French inquiry suggests intelligence overhaul following deadly Paris attack

PARIS, July 5 (UPI) — A French Parliament commission has recommended intelligence services be overhauled following two deadly Islamic State attacks targeting Paris in 2015.

“Facing the threat of international terrorism, we need to be far more ambitious than we currently are in terms of intelligence,” Georges Fenech, leader of the parliamentary inquiry, said Tuesday.

The commission recommended France establish a national counter-terrorism agency that will serve as the hub for intelligence and security operations against threats of attacks — an agency similar to the United States’ National Counterterrorism Center.

The commission said France’s state of emergency established after the November attacks was having a “limited impact” on security. Up to 7,000 French soldiers are deployed throughout France as part of security measures to protect locations deemed vulnerable, including schools, synagogues and shopping centers.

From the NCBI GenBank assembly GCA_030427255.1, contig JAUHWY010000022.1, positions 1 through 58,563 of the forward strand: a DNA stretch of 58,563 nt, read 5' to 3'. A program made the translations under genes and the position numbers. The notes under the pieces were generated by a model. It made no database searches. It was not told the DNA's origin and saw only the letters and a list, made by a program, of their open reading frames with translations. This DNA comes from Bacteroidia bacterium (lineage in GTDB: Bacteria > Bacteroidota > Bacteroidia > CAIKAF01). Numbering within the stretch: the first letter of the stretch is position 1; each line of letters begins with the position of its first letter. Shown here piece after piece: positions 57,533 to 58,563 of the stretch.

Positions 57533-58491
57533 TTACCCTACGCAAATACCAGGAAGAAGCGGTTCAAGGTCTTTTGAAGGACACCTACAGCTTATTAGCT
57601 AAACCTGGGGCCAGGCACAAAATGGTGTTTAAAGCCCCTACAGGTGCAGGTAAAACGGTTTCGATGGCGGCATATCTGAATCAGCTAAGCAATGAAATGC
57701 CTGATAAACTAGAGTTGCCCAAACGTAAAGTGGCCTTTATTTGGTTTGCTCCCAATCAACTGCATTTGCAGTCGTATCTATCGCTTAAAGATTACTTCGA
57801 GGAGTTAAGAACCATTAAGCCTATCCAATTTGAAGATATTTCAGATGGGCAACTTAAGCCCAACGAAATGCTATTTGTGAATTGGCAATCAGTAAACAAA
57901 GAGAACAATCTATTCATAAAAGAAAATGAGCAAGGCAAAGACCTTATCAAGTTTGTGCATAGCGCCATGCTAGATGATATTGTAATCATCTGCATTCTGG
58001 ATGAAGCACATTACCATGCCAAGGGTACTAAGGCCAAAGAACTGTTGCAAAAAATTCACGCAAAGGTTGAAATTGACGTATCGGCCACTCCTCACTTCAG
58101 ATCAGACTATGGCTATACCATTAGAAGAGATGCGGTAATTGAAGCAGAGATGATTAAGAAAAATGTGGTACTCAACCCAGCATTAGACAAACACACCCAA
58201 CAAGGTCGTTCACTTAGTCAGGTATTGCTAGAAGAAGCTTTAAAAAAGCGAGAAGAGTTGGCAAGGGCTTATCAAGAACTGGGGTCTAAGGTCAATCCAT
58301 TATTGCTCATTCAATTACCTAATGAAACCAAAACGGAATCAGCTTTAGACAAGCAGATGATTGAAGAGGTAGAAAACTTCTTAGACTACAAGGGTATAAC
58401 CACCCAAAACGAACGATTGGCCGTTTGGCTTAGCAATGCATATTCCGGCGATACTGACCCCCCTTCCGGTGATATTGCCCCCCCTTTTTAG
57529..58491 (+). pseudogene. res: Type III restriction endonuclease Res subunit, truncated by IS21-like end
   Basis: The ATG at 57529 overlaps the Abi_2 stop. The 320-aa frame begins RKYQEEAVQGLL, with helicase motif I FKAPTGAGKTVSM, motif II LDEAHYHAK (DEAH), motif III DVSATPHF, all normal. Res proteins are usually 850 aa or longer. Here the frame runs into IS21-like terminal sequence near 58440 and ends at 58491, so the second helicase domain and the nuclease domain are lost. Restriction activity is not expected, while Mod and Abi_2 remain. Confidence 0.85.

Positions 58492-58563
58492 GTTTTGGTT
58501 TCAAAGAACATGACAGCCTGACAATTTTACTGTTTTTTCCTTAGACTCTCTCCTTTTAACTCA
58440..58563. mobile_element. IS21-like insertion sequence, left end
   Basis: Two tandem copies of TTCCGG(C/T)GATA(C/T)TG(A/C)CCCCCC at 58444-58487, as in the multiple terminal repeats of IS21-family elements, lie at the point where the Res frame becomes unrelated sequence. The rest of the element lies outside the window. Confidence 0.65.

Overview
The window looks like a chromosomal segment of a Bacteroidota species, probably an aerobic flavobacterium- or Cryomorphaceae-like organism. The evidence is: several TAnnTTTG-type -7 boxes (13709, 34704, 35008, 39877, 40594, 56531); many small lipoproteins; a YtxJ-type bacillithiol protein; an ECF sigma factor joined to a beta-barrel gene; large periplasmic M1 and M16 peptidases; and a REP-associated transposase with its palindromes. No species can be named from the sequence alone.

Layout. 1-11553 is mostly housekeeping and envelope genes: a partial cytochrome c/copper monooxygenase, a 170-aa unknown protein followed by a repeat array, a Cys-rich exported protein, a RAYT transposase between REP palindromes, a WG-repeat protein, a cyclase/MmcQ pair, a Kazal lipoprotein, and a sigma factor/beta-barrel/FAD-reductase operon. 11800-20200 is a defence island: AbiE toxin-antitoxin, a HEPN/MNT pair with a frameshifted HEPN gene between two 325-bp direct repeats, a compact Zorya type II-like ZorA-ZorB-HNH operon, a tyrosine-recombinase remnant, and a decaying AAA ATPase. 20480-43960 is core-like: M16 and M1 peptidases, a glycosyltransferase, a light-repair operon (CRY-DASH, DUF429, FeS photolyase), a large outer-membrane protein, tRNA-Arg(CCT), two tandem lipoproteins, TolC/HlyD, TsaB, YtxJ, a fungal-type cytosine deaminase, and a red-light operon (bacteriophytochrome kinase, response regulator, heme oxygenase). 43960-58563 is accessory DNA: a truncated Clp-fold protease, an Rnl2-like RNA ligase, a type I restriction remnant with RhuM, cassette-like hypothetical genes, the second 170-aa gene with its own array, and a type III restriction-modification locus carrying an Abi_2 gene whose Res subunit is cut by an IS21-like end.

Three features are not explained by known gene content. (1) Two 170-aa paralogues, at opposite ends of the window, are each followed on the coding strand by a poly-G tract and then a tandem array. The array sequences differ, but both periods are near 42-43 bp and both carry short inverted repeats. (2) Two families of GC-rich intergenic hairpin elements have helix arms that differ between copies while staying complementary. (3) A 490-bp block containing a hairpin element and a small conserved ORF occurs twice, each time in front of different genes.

“I am wondering what real added value they provide in terms of securing the national territory,” Member of Parliament Sebastian Pietrasanta said.

The commission also said Belgian authorities acted too slowly to apprehend Salah Abdeslam, suspected of participating in the November attacks in which 130 people were killed. Abdeslam was arrested in Brussels days before the Islamic State bombings there targeting a subway station and an airport in which 32 people died.

The attacks targeting French satirical magazine Charlie Hebdo and a Jewish supermarket in January 2015 killed 17 people.

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